Thus, as the statutory language makes plain, where a claimant seeks to bring a misbranded device into compliance through relabeling, "the initial determination of the legality of the new labeling is for the administrative body." United States v. Diapulse Manufacturing Corporation of America, 389 F.2d 612 (2d Cir. 1968), certiorari denied, 392 U.S. 907, 88 S. Ct. 2059, 20 L. Ed. 2d 1365.*fn5 This statutory scheme is "sensible and proper" because courts are "not expert on the medical and scientific issues which must be explored in order to produce accurate labeling." United States v. Diapulse Corporation of America, 457 F.2d 25, 29 (2d Cir. 1972). If the claimant is unable to obtain FDA approval of its claims, then it may of course seek judicial resolution of the dispute. However, we agree with the Tenth and Ninth Circuits that

"the supervisory powers committed to the Secretary (of Health, Education and Welfare under Section 334(d)(1)) undoubtedly carry broad authority to determine whether and in what manner the labeling may be brought within compliance with the act. The judicial function is concerned with the end product of the labeling process. While the final decision lies with the courts, great weight must be given to the administrative decision." United States v. Allan Drug Corp., 357 F.2d 713, 719 (10th Cir. 1966), certiorari denied, 385 U.S. 899, 87 S. Ct. 203, 17 L. Ed. 2d 131.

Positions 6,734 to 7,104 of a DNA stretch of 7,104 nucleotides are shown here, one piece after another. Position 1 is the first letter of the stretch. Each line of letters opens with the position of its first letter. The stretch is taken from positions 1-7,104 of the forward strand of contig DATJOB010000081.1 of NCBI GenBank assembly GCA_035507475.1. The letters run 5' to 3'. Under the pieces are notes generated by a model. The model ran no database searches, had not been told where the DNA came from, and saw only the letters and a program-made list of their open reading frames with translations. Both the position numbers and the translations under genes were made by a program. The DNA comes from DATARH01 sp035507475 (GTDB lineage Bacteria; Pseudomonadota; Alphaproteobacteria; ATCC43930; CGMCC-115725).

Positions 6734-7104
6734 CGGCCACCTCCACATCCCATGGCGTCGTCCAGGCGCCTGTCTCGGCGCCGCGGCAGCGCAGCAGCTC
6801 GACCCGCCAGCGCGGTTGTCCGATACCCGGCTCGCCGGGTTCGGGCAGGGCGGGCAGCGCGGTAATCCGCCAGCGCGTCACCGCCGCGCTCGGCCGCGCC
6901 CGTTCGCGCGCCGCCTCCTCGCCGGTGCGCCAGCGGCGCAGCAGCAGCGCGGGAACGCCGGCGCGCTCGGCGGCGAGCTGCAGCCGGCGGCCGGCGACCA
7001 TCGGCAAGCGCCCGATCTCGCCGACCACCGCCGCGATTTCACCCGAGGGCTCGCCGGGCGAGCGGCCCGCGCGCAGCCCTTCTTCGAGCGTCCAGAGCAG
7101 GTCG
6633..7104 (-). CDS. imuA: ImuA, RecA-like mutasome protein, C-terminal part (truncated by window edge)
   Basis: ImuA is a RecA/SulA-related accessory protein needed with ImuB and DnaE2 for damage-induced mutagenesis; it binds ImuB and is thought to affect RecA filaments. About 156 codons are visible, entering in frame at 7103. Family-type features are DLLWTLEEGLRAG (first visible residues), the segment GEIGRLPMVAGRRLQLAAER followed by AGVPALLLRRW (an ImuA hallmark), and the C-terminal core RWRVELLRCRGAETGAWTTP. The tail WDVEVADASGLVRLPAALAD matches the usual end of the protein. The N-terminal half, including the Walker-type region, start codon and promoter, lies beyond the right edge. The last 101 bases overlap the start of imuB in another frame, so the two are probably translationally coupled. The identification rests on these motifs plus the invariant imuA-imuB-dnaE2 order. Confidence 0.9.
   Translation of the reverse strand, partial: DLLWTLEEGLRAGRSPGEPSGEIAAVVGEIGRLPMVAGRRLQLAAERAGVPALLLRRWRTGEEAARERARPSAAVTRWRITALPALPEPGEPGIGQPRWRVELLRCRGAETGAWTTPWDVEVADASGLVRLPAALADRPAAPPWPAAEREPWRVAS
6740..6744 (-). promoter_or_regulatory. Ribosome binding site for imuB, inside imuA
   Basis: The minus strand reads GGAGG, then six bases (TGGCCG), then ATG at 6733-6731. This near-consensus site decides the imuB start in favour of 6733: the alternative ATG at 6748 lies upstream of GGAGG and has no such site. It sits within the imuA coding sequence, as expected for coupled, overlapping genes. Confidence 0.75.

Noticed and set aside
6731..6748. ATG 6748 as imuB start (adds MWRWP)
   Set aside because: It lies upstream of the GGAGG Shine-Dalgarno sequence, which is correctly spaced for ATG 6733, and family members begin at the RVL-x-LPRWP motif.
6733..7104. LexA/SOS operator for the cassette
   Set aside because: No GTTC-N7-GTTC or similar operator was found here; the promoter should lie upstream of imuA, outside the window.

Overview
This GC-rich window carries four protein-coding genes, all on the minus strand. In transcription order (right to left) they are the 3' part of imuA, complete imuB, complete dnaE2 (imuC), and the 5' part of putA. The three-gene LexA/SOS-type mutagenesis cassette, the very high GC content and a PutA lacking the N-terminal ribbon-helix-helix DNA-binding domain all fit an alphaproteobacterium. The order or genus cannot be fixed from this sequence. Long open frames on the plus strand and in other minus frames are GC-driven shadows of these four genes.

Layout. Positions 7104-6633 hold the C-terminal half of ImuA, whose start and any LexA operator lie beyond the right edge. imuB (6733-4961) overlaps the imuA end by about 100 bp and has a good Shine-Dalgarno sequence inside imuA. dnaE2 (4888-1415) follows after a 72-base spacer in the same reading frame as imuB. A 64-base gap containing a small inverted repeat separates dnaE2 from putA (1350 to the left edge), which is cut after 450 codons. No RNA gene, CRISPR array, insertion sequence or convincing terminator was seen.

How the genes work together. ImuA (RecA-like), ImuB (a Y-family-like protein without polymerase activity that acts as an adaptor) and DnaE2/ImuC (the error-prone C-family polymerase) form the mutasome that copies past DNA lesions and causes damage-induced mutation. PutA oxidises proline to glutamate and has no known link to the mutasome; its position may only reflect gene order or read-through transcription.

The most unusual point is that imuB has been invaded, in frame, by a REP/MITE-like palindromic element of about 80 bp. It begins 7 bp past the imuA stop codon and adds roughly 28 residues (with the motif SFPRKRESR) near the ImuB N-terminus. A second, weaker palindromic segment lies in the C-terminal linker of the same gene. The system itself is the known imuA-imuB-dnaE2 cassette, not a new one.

See also United States v. 1,638 Cases of Adulterated Alcoholic Beverages, 624 F.2d 900, 902 (9th Cir. 1980) (quoting and following Allan Drug, supra); United States v. 1,322 Cans * * * Black Raspberry Puree, 68 F. Supp. 881, 881 (N.D.Ohio 1946).

Here the district court undertook to make an independent de novo determination of the validity of claimant's relabeling without first condemning the devices as required by 21 U.S.C. § 334(a) and directing claimant to submit his proposal to the FDA as required by 21 U.S.C. § 334(d)(1).*fn6 Consequently, the judgments appealed from must be reversed and the consolidated cases remanded for further proceedings consistent with this opinion. If the district court finds that, as the claimant argues, remand to the agency would at this point be pointless, then it may proceed to a determination of whether the agency's refusal to accept relabeling is sustainable under an appropriate standard of judicial review of administrative action.

In both appeals (Nos. 80-1904 and 1905) and in the cross-appeal (No. 80-1939), reversed and remanded, costs to be borne by the respective parties.*fn7